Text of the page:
Safe Exit

Below are a few strategies you can use as an employer to prevent economic harm.

Confirm pay details when staff are signing a new contract or a new person is employed. You could create a tick box on the employment form.

Prevention Strategies

Prevention Strategies

Supporting financial wellbeing at work improves employee retention, productivity and work culture.

Your employees’ financial wellbeing and maintaining a successful organisation are intertwined.

Research on the Te Ara Ahunga Ora Retirement Commission website that an average of 20 hours per employee, per month, is lost because of money worries and that women are more affected by financial stresses. 

Women were more likely to hide or conceal their situation from family or friends (61%), feel ill or unwell (59%) or lose sleep (57%).

Below are a few strategies you can use as an employer to be aware of economic harm.

Confirm pay details when staff are signing a new contract or a new person is employed. You could create a tick box on the employment form.

Some examples are:

  • Is this your bank account?
  • Do you have access to the money in this account?
  • Do you need another option?  E.g. wages split, a portion paid into another account or paid in cash? 

Confirm email address is correct.

Ask if they want to create a different one to use for payslips or other confidential information.

Economic harm information provided during interview or as part of role induction. 

For example: “As an organisation, we have a family violence and economic harm policy. We have strategies in place to support anyone experiencing it.”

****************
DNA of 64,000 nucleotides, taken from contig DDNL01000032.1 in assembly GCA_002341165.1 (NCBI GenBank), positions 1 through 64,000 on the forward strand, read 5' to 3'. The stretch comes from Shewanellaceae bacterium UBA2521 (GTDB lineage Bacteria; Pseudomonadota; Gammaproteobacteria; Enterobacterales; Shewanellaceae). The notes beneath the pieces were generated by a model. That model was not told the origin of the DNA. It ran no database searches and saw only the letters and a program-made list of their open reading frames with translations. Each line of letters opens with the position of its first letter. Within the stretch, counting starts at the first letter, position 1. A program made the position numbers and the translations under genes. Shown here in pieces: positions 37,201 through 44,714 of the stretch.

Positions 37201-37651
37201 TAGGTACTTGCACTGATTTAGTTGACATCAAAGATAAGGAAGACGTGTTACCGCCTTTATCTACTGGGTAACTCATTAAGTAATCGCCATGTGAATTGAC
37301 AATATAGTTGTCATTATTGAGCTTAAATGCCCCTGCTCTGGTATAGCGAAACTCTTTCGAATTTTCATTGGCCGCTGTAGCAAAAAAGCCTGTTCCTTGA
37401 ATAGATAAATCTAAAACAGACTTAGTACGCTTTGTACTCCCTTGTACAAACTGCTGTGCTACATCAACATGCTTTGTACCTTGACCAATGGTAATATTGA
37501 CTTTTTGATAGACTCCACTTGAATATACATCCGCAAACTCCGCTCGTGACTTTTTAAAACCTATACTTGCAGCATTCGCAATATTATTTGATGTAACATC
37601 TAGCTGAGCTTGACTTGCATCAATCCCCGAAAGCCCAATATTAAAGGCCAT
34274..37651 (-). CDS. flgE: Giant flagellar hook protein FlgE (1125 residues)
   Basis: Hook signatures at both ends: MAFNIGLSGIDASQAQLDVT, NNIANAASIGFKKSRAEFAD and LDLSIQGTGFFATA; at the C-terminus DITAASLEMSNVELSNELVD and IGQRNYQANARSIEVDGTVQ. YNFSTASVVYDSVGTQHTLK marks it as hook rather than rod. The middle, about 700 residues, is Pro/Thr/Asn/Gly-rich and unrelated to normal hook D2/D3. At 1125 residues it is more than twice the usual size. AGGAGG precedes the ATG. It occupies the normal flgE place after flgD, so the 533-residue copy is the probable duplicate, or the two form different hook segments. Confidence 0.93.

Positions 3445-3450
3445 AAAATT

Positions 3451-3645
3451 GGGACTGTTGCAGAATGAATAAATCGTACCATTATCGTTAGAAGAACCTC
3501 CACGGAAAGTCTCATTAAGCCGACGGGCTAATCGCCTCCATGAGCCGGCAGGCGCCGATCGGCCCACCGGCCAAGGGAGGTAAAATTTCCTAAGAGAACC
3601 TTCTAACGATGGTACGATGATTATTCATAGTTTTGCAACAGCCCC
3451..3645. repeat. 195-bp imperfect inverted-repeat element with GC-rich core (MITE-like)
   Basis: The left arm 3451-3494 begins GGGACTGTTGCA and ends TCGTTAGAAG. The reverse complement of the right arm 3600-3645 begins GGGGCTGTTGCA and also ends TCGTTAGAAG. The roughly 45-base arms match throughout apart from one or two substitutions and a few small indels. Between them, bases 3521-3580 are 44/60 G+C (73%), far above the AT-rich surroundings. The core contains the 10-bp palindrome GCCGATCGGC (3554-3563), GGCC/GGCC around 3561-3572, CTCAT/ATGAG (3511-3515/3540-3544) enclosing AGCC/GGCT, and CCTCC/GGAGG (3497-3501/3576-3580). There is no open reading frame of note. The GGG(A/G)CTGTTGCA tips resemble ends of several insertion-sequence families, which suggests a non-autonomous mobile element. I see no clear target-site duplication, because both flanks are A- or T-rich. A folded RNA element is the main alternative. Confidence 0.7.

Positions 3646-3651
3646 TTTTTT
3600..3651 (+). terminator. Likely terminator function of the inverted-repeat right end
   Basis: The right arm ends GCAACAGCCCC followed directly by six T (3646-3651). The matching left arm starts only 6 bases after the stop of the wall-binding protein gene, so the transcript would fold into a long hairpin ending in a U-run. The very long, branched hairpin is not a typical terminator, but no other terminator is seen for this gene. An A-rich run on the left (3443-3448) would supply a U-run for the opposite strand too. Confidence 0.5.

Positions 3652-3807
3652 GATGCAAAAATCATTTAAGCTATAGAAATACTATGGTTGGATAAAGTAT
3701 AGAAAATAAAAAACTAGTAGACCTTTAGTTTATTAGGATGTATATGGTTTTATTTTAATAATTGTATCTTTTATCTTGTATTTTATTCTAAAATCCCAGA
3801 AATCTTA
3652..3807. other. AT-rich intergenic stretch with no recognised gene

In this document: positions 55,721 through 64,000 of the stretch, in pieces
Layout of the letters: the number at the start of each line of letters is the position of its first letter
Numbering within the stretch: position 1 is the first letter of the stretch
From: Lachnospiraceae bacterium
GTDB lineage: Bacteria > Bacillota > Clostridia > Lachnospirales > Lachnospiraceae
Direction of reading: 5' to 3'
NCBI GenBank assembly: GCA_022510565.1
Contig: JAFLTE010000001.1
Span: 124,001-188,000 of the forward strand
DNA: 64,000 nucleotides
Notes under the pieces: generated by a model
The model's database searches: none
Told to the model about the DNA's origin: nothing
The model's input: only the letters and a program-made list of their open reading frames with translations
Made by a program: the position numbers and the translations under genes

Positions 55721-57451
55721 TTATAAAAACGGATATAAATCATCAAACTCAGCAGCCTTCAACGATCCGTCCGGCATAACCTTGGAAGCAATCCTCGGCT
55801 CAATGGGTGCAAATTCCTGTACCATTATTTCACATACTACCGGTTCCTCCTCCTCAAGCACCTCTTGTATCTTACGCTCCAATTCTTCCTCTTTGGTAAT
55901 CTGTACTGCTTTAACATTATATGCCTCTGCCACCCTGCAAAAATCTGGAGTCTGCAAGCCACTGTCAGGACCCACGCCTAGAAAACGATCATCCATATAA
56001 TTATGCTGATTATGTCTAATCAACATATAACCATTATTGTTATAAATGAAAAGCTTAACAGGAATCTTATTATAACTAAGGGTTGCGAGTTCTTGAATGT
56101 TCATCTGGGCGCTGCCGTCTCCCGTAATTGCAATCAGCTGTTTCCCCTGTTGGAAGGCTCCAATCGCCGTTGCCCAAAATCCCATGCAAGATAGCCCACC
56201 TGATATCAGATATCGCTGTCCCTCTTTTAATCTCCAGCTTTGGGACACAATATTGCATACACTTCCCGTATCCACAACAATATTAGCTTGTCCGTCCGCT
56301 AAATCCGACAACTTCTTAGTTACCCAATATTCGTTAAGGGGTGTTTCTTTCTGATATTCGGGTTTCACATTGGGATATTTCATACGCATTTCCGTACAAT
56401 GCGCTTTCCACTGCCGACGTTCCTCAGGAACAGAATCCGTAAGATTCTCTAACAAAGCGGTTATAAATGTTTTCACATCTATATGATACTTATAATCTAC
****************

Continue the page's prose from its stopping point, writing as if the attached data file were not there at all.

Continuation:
Create an open workplace culture that encourages communication and support to make it easier for employees to raise concerns.

Implement a workplace wellbeing programme where workplace support is offered to address financial harm. 

For example:

  • Increasing awareness about available wellbeing options – including domestic violence leave, or cashing-up a week’s annual leave 
  • Contact us about providing a workplace financial wellbeing programme

Put family violence and economic harm information on the staff intranet.

You could include:

  • What economic harm is
  • Safety plans whilst at work
  • Services that are available to assist
  • Banking information
  • Availability of financial support options such as Good Loans

Put notices, posters and pamphlets around the office to make economic harm more visible, raise awareness and provide support.

When hanging notices up, it’s worth noting economic harm isn’t always associated with family violence – it’s often thought to be elder abuse.

It’s also worth noting that the words abuse or violence can sometimes be a barrier; they are commonly associated with extreme physical violence – think about using the word harm instead.

Ensure that your employees are aware you have flexible working hours and conditions to access support if they need time off – as per legislation.

Host a staff training that provides staff with basic knowledge around economic harm. 

We provide tailored economic harm training to support your staff and clients. 

Contact us to find out more.

You could also speak to your employee assistance service, such as EAP services or Benestar, to see what resources they may have available.

Develop a workplace policy or regularly review your workplace policies, safety plans and procedures.

Shine offers a DVFree accreditation programme that provides workplace policies, guidelines and a best practice response to family violence.

 

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